Last Monday night John Calipari coached his Kentucky Wildcats to a national championship as a result of a 69-61 victory over the Kansas Jayhawks. Calipari’s path to the title game was very similar to the 2008 season when Calipari led the Memphis Tigers to the Final Four only to fall short to the Kansas Jayhawks in the championship game. The 2008 team was fueled by Derrick Rose who left for the NBA after just one season under Calipari’s guidance.
Fast forward to this year. Kentucky’s run was fueled by a pair of would be one and done players Anthony Davis and Michael Kidd-Gilchrist who many scouts believe will be the first two picks in the NBA draft . Calipari started three freshmen and two sophomores this season— again will bring in young superstars who only will play college ball briefly.
His in-state rival and Louisville head coach Rick Pitino said he marvels at Calipari’s ability to recruit one-year wonders, then do it all over again.
“I marvel at what John does, I couldn’t do it. I can’t say hello and goodbye in seven months. It’s just not me. I love getting to know [my players]. I feel like they’re my children, part of their life. Not that [Calipari] doesn’t feel that way about his kids. I could never do it because I just emotionally get too attached to these guys.” - Louisville head coach Rick Pitino
A lot of people like to blame Calipari and call him a cheater but he’s not doing anything wrong or anything against the rules. Furthermore, he isn’t doing anything different from what any other of college basketball’s premiere programs have done. In fact, just two weeks ago three players from the North Carolina Tar Heel’s starting line-up left school early to declare for the NBA draft. Folks, John Calipari didn’t create the system. He just works within it, doing what he needs to do to be successful.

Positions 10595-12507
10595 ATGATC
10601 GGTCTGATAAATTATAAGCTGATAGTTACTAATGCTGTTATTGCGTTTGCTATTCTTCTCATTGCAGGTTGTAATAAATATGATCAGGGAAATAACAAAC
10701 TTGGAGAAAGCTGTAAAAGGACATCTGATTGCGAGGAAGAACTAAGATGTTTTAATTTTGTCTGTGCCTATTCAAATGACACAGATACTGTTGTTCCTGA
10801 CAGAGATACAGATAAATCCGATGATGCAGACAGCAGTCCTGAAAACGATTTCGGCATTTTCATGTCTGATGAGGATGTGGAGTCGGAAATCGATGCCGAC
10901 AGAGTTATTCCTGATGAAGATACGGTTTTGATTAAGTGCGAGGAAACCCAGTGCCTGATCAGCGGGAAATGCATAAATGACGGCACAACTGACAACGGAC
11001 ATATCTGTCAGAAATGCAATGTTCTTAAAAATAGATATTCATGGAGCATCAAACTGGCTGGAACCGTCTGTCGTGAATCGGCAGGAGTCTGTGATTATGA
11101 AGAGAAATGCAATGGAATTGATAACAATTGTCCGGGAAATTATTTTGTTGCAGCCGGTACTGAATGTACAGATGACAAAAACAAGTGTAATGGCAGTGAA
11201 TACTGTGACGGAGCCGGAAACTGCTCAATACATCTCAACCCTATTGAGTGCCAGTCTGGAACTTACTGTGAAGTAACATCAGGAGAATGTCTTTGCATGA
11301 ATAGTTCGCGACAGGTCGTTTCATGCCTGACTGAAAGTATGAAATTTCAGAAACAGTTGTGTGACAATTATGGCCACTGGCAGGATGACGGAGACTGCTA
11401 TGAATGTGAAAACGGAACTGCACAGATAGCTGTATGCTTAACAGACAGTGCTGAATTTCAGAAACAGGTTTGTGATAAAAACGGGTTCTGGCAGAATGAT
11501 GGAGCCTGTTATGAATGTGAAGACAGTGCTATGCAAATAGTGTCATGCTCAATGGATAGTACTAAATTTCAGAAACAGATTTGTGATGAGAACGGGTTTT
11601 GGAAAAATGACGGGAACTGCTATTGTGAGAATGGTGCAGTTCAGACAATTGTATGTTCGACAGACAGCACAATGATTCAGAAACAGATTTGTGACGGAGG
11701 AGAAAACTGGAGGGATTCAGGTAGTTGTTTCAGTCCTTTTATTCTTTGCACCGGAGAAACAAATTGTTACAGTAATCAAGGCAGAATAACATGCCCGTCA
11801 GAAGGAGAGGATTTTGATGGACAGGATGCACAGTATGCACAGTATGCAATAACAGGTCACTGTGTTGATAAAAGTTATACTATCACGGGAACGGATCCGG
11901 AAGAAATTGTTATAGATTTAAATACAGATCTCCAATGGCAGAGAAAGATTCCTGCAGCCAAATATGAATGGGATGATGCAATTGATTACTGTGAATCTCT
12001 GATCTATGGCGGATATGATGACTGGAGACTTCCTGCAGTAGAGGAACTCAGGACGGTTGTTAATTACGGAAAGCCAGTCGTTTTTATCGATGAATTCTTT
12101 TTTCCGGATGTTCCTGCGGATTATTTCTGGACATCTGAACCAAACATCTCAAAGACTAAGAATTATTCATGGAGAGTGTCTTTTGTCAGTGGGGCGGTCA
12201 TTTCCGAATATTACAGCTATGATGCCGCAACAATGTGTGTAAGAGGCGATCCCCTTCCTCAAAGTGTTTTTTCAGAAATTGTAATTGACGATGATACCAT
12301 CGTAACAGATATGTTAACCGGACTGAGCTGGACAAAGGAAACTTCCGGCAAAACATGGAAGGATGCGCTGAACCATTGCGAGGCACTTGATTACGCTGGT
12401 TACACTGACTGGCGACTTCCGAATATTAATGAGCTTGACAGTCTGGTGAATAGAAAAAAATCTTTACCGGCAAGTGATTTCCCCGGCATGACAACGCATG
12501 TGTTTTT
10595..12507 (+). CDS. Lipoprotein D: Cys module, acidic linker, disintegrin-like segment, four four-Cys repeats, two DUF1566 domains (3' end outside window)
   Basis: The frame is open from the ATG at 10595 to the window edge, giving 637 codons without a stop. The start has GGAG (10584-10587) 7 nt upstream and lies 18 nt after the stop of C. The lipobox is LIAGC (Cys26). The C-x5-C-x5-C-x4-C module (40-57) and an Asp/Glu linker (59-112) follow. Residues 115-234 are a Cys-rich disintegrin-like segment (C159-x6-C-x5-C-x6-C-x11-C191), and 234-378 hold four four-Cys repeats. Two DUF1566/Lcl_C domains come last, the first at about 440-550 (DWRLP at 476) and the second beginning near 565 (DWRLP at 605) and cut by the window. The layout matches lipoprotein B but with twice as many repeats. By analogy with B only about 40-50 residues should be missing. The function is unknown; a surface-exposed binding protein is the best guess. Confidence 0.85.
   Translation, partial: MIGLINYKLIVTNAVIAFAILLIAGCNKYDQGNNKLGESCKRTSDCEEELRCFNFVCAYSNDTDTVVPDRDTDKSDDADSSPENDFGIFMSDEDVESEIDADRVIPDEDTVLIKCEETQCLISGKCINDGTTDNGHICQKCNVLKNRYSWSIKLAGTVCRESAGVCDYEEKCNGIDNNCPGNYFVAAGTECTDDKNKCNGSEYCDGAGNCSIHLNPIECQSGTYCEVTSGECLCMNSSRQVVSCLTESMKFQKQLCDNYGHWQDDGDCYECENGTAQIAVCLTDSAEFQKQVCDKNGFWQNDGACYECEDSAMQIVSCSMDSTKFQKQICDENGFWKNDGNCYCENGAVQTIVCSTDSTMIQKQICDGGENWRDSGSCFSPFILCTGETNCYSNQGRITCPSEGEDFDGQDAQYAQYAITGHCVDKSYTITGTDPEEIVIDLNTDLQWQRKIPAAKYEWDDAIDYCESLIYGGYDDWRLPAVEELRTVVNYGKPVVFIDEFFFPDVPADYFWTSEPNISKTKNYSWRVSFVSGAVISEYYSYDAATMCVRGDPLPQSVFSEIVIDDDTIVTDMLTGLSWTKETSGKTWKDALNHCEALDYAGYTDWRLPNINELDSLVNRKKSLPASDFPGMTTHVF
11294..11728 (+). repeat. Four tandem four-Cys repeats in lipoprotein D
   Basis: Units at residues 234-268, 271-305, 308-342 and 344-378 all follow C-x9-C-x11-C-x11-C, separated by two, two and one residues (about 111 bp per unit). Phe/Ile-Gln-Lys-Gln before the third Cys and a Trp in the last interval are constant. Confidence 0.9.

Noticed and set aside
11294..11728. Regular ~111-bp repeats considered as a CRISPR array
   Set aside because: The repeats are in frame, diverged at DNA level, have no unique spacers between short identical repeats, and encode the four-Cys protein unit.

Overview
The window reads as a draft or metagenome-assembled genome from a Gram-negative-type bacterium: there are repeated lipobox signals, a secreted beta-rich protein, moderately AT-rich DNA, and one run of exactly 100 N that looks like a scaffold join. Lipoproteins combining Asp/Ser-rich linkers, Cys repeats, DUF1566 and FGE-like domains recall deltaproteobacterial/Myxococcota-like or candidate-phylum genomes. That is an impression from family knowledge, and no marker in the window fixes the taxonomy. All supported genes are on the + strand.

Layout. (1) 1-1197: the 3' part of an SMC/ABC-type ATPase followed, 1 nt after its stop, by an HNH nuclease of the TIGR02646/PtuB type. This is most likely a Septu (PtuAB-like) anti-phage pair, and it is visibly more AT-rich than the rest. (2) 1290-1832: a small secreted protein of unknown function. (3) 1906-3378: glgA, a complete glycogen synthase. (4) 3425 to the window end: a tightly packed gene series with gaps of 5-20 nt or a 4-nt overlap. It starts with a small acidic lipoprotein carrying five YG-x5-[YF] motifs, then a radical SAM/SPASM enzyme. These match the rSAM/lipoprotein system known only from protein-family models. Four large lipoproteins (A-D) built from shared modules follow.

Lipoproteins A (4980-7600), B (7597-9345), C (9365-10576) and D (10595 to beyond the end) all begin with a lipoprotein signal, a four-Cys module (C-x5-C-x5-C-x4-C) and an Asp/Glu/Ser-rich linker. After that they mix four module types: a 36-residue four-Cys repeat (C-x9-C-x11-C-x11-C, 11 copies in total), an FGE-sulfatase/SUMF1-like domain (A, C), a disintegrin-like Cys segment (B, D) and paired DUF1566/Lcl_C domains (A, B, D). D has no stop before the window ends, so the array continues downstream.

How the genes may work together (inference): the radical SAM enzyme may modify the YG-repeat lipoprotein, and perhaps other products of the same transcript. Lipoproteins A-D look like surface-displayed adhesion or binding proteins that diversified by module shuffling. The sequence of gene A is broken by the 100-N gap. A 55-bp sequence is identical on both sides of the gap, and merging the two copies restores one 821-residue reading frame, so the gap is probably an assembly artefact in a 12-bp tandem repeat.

On Sunday John Calipari had this to say about his players leaving early.
“I don’t like the rules, I want Anthony to come back next year. It’s what I really want. There’s only two solutions to it: Either I can recruit players who are not as good as the players I’m recruiting, or I can try to convince guys that should leave to stay. At the end of the day, I don’t apologize for anything we do. We had a 3.0 grade-point average last year, 2.8 last term.” – Kentucky head coach John Calipari
Some will chuckle at the notion of Calipari, who has had his brushes with NCAA law, playing by the rules. But that’s his story, and he’s sticking to it. In April of 2010, I wrote about this exact issue during Kentucky’s NCAA tournament run featuring John Wall, Brandon Knight and company. At the time, I said that A leopard never changes it’s spots and that continues to hold true.
Calipari has enjoyed a run of success by recruiting one and done players and on Monday night that recruiting strategy led the Kentucky Wildcats to a national championship trophy and in Lexington Kentucky, that’s what it’s all about.
*quotes used in this article are from the Chicago Tribune